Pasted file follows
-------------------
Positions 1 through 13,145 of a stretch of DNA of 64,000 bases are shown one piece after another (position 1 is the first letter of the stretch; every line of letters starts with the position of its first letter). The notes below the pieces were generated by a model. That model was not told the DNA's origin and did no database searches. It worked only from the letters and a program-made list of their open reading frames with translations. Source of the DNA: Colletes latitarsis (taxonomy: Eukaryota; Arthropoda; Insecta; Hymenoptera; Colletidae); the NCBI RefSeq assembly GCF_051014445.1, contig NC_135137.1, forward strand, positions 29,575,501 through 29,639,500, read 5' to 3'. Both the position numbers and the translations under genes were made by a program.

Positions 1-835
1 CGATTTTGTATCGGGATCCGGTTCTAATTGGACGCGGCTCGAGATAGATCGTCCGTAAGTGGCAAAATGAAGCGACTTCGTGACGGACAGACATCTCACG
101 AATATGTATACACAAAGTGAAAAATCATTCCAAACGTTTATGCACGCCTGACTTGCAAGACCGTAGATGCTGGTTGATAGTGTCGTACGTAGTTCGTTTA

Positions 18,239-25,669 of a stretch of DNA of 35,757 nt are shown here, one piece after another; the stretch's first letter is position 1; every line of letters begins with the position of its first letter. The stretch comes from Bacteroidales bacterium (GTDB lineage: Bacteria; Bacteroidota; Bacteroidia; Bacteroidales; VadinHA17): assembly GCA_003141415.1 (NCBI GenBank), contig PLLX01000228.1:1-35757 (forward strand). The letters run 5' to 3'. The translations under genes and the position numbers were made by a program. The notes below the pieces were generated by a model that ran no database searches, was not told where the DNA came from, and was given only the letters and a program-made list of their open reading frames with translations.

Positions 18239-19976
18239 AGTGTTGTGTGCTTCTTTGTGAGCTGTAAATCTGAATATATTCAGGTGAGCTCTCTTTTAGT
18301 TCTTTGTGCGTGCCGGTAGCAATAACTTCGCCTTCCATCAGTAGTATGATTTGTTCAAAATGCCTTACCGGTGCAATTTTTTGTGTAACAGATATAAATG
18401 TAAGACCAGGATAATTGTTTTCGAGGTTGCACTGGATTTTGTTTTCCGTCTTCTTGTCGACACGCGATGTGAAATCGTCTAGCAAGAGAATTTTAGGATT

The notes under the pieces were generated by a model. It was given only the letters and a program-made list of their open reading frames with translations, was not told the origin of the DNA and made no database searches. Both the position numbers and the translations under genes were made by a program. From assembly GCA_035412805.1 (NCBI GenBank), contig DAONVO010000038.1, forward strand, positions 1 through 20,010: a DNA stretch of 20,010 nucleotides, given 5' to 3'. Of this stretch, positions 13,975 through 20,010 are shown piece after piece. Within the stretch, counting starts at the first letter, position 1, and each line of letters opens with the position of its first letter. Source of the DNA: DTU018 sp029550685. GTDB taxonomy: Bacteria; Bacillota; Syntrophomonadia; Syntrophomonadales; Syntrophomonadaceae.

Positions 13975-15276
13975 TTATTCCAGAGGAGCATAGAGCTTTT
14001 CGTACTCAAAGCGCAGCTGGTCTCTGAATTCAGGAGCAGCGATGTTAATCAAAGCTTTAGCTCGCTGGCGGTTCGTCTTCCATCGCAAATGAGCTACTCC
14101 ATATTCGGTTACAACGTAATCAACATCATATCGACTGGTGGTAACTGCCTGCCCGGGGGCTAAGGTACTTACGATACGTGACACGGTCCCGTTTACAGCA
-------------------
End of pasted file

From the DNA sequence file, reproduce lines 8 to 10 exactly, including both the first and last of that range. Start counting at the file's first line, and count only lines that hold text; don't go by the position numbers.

18301 TCTTTGTGCGTGCCGGTAGCAATAACTTCGCCTTCCATCAGTAGTATGATTTGTTCAAAATGCCTTACCGGTGCAATTTTTTGTGTAACAGATATAAATG
18401 TAAGACCAGGATAATTGTTTTCGAGGTTGCACTGGATTTTGTTTTCCGTCTTCTTGTCGACACGCGATGTGAAATCGTCTAGCAAGAGAATTTTAGGATT

The notes under the pieces were generated by a model. It was given only the letters and a program-made list of their open reading frames with translations, was not told the origin of the DNA and made no database searches. Both the position numbers and the translations under genes were made by a program. From assembly GCA_035412805.1 (NCBI GenBank), contig DAONVO010000038.1, forward strand, positions 1 through 20,010: a DNA stretch of 20,010 nucleotides, given 5' to 3'. Of this stretch, positions 13,975 through 20,010 are shown piece after piece. Within the stretch, counting starts at the first letter, position 1, and each line of letters opens with the position of its first letter. Source of the DNA: DTU018 sp029550685. GTDB taxonomy: Bacteria; Bacillota; Syntrophomonadia; Syntrophomonadales; Syntrophomonadaceae.